Ex-Xerox Execs Settle Accounting Fraud Claims

Six former executives of the Xerox Corporation have been charged with securities fraud and have agreed to pay $22 million in penalties as a result of their participation in accounting scandals at the company.

The SEC Enforcement Action was filed last week against the six former executives, which included its former chief executive officers, Paul A. Allaire and G. Richard Thoman, and its former chief financial officer, Barry D. Romeril.

The SEC's complaint alleges that the executives engaged in a fraudulent scheme that lasted from 1997 to 2000 that misled investors about Xerox's earnings to polish its reputation on Wall Street and to boost the company's stock price. The scheme involved the use of accounting devices that were not disclosed to investors, many of which violated generally accepted accounting principles (GAAP). The complaint alleges that the defendants' fraudulent conduct was responsible for accelerating the recognition of equipment revenues by approximately $3 billion and increasing pre-tax earnings by approximately $1.4 billion in Xerox's 1997-2000 financial results.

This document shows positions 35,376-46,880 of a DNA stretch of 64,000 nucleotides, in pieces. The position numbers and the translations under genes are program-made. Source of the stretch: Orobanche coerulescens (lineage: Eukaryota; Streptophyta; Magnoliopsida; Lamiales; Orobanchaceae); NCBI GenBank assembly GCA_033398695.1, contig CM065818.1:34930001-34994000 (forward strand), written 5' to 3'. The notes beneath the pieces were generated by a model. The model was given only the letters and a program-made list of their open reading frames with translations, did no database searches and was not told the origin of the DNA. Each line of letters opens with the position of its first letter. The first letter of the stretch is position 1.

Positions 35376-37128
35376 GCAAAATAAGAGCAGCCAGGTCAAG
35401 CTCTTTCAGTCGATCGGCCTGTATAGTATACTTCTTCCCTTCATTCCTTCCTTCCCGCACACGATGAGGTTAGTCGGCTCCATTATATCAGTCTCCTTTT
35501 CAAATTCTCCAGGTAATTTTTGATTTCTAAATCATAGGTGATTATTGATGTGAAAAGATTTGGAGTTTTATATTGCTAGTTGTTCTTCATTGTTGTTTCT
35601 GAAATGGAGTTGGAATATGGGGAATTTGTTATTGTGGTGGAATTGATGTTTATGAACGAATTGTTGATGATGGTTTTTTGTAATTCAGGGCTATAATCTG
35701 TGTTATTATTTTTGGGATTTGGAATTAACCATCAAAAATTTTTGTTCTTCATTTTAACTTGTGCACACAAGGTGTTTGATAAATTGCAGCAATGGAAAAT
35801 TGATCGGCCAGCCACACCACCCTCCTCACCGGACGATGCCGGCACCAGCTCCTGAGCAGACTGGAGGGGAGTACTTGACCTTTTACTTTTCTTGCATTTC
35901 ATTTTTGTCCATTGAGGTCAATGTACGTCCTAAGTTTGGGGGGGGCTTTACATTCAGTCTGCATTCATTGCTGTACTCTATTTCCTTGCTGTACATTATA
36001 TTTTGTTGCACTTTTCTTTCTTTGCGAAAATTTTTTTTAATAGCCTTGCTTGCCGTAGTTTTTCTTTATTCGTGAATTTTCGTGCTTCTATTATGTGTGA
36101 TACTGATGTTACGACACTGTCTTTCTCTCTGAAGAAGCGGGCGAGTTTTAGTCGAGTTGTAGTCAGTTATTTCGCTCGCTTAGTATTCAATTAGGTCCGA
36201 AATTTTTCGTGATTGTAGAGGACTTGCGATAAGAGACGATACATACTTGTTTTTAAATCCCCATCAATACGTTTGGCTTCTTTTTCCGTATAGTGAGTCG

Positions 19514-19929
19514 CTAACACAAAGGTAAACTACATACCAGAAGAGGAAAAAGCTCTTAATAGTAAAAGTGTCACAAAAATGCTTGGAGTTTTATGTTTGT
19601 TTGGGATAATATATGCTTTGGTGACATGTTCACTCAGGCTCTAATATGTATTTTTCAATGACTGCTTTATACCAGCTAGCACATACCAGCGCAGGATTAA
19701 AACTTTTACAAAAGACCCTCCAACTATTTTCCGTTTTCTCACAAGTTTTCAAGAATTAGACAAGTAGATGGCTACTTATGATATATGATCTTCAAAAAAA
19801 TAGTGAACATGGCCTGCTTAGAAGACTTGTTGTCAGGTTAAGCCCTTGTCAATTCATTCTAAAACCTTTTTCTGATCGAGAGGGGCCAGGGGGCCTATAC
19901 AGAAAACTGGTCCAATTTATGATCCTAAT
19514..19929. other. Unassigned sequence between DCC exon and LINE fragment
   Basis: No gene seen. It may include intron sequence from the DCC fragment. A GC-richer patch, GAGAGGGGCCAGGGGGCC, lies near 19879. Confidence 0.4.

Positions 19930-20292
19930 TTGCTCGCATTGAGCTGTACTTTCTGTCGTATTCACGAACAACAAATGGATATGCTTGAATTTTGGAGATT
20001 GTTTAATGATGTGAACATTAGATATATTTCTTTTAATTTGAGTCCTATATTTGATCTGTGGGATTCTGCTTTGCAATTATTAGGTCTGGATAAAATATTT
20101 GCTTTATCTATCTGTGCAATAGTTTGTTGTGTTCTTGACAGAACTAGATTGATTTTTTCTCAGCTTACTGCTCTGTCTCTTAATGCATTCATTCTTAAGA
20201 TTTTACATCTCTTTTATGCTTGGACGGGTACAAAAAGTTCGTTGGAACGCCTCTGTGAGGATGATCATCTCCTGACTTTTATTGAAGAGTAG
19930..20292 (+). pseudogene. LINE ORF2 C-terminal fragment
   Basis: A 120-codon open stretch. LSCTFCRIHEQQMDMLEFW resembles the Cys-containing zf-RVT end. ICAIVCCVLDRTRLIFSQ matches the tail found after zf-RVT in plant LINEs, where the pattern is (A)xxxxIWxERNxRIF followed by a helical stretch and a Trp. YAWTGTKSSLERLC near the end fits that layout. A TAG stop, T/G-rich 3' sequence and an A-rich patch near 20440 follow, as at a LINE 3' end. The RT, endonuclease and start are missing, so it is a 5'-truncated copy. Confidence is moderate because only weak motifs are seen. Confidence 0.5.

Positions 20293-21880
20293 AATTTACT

"A public company's stock price should reflect economic reality, not a distortion of that reality," said Stephen M. Cutler, the SEC's Director of Enforcement. "As alleged in the complaint, Xerox's senior management substituted accounting devices for the company's true operational performance. The investing public pays an enormous price for such fraudulent conduct."

But the impact on the executives will not be quite as painful as the numbers might suggest. As part of its officer indemnification policy, Xerox will reimburse its ex-employees for all but $3 million of the penalties. In response to this policy, SEC Chairman William Donaldson said, "I'm concerned about companies that, under permissive state laws, indemnify their officers and directors against disgorgement and penalties ordered in law-enforcement actions, including those brought by the commission.

"In my mind, this just isn't good, sound public policy," he said. "This is an area in which we may need to consider ways to bring about reform."

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